– Full process control and advanced data logging
– Customised design
– Multilayer depositions – several crucibles or boats with individual shutters
– Dedicated thermal evaporation systems or mixed source systems
– Special organic evaporators
– Implementation in Roll-to-roll process
WHAT IS THERMAL EVAPORATION?
Not good at alloys
Nearly all metal layers in the early semiconductor technologies were deposited by thermal evaporation. All though evaporation is still used in many research labs, the technique is today replaced by sputtering in most silicon technologies for two reasons. The first is the problem of covering steps. As the lateral dimensions of transistors have increased the thickness of the metal layers has remained nearly constant. As a result of this the topography that the metal must cover has become more severe. Thermal evaporated films have a very poor ability to cover these structures which yields a discontinued film on the vertical walls. Besides this it is also difficult to produce well-controlled alloys by evaporation. The poor ability to cover steps can be used as an advantage when using thermal evaporation for e.g. lift-off processes.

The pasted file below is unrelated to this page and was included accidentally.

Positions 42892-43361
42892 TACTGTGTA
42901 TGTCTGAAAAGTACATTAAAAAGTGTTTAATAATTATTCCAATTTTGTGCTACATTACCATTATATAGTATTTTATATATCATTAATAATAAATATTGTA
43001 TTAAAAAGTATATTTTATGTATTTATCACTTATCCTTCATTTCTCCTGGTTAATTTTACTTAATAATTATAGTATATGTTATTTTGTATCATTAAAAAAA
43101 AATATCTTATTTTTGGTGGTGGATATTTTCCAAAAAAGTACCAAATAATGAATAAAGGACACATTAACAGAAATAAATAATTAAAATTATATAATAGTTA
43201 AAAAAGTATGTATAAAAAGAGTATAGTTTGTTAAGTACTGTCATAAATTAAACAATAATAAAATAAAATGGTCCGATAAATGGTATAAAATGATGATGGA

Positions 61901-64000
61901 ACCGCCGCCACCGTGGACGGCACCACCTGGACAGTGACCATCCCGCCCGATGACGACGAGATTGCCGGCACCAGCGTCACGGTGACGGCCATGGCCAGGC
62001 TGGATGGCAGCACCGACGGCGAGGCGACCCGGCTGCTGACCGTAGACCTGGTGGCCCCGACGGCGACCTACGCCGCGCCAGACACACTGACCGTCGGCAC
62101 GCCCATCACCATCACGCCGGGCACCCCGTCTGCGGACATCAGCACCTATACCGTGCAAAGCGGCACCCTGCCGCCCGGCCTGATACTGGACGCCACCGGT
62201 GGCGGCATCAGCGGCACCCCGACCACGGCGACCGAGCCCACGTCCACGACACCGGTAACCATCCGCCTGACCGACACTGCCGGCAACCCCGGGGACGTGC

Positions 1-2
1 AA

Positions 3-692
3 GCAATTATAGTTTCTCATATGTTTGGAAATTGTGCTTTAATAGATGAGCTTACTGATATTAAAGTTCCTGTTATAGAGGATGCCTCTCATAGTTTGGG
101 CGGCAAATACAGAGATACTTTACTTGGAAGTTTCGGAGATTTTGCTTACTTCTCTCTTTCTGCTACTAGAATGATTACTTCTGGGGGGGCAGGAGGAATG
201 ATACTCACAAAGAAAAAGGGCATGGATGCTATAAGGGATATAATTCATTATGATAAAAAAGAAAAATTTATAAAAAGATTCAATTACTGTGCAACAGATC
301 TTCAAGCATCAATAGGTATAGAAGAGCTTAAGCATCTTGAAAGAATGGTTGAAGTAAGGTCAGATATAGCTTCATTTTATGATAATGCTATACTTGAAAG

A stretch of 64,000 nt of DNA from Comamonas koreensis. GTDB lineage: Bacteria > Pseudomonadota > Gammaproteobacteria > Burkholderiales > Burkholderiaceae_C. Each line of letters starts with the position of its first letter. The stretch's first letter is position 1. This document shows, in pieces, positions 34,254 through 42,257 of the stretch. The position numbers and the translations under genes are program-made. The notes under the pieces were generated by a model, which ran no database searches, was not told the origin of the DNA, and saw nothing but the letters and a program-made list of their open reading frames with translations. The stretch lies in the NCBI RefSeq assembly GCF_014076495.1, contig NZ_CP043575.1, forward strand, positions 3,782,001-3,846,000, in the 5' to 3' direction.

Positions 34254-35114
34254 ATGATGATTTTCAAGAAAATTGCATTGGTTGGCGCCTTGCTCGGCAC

Here the film is deposited on top of a patterned layer of photo resist. The films naturally tend to break at the edges of the resist so that when the resist is subsequently dissolved, the layer on top of the resist is easily lifted.
The thermal evaporation process:
The material to be deposited is loaded into a heated container called a crucible or a boat.
The crucible is resistively heated by applying a large current.
As the material in the crucible becomes hot it gives of a vapour which atoms travel in straight lines until they strike a surface where they accumulate as a film.